We approached Zion from the east on Hwy. 9, which runs generally east to west through the southern part of the park. There is an entrance gate there and another on the west side of the park in the town of Springdale. A third entrance gate is located at Kolob Canyon in the NW part of the park.

These photos are roughly in order through the southern part of the park on Hwy. 9:

Hwy. 9 approaching Zion Canyon NP from the east

A great example of cross-bed erosion like we also saw in Grand Staircase-Escalante









After passing through two tunnels, one quite long, the road switchbacks down to the intersection with  Zion Canyon Scenic Drive:



To the right at the intersection are all the scenic vistas and trails along the Virgin River. That's where visitors must use the shuttle bus system most of the year.

On our day drive we had to turn left toward the visitor center, shuttle bus stop, campground, and west entrance to the park.


Before leaving the park we drove through the campground to see if there are any spaces large enough for our rig. There are a few but none are available when we want them this fall.


We continued driving through the touristy town of Springdale on Hwy. 9, eye-balled a couple promising -- and full -- private RV parks for later, turned right on UT 17 at LaVerkin, and headed north on I-15 for a few miles.

Although this part of Hwy. 9 and all of UT 17 are outside park boundaries there are views of the mountains and cliffs in the park the next 50 miles or more.

View toward park's west entrance at Springdale

There is an exit on the freeway at MM40 for the northern unit of the park, Kolob Canyon.

We stopped at the visitor center to show our pass and ask some questions. Many fewer people visit this unit of the park because it's not as spectacular as the Zion Canyon part but it's worth a look if you're in the area.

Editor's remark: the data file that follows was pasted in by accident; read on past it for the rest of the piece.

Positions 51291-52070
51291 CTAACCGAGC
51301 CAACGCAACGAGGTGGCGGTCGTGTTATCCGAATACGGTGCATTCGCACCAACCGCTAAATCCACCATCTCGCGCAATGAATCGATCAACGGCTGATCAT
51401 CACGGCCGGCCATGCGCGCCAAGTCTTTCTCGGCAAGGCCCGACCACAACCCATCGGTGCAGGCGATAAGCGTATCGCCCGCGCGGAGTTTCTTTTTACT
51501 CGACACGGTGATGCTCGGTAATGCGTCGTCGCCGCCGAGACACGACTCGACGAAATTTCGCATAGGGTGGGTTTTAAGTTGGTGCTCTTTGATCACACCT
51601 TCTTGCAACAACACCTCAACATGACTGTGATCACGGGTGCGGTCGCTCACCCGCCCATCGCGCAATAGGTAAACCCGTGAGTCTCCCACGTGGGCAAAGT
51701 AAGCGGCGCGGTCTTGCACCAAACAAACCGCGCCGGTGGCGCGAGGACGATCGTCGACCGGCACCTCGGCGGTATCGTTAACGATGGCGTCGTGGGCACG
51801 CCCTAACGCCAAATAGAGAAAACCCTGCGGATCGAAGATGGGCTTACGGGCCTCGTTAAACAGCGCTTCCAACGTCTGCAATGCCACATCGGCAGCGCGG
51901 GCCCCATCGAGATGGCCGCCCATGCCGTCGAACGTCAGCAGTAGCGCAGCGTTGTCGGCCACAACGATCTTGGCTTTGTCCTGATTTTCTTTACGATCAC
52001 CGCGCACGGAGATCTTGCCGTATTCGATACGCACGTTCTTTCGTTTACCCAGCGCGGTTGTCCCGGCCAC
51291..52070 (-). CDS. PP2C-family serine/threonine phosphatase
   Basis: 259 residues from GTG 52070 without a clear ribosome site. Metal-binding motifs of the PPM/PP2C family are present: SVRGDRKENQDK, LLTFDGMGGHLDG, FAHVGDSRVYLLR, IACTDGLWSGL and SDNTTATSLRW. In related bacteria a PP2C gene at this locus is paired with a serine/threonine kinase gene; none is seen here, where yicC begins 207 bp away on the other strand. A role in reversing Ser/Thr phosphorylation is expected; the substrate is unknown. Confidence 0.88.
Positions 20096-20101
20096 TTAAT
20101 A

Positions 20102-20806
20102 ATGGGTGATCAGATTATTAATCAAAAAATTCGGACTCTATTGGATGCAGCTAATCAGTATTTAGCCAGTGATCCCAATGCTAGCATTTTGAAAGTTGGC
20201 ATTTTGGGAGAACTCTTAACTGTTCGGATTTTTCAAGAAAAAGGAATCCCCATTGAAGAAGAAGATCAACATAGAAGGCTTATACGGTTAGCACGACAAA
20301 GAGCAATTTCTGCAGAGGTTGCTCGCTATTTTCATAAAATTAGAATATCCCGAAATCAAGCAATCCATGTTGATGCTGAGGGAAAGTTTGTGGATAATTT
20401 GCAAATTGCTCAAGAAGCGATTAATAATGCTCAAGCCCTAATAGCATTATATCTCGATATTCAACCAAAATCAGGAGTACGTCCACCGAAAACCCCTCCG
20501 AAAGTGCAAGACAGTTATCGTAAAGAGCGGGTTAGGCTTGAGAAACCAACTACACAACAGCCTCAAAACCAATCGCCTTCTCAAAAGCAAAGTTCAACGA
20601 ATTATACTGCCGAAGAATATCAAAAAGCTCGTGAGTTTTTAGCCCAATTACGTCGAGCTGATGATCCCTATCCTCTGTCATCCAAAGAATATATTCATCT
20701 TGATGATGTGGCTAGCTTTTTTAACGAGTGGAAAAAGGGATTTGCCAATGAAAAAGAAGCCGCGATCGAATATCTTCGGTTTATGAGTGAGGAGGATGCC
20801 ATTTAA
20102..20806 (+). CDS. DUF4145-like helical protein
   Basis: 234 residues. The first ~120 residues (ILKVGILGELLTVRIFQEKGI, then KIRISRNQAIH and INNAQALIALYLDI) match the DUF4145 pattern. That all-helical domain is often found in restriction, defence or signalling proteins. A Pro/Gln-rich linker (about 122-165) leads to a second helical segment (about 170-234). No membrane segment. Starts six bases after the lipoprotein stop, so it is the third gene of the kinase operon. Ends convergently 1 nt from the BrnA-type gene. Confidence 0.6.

You can drive your own vehicle on the park road whenever it's open. It deadends at a large overlook with picnic tables and interpretive panels.




A dark vertical strip indicates a waterfall; there is a large hanging garden above it.







Because it's getting down to freezing some nights in mid-October at 7,000 feet elevation, Red Canyon Village RV Park is closing on October 18. However, it's still in the high 90s F. in Black Canyon, AZ, where we plan to spend at least the first part of the winter season. That's too hot for us!

We've been trying to figure out what to do for two or three weeks while we're waiting for the temperatures to drop in the Phoenix area.

One idea was to find a campground closer to Zion and hang out there. But since it's still so busy we have decided to wait until after spring break in 2016 to visit Zion for a week. We have reserved a spot at a private campground close to the west entrance gate in Springdale. See the 2016 journal for more information about the park and its trails.

Kolob Canyon

Another idea to kill some time in an area new to us is to camp in Kanab, UT, Jacob Lake (closer to the North Rim of the Grand Canyon), or the southern end of Lake Powell since we'll be going down that way to Black Canyon. So we did another day trip to check out Kanab and Jacob Lake. 

Next entry:  scenes from the North Rim of the Grand Canyon

Happy trails,

"Runtrails & Company" - Sue Norwood, Jim O'Neil, Cody the ultra Lab, and Casey-pup

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2015 Sue Norwood and Jim O'Neil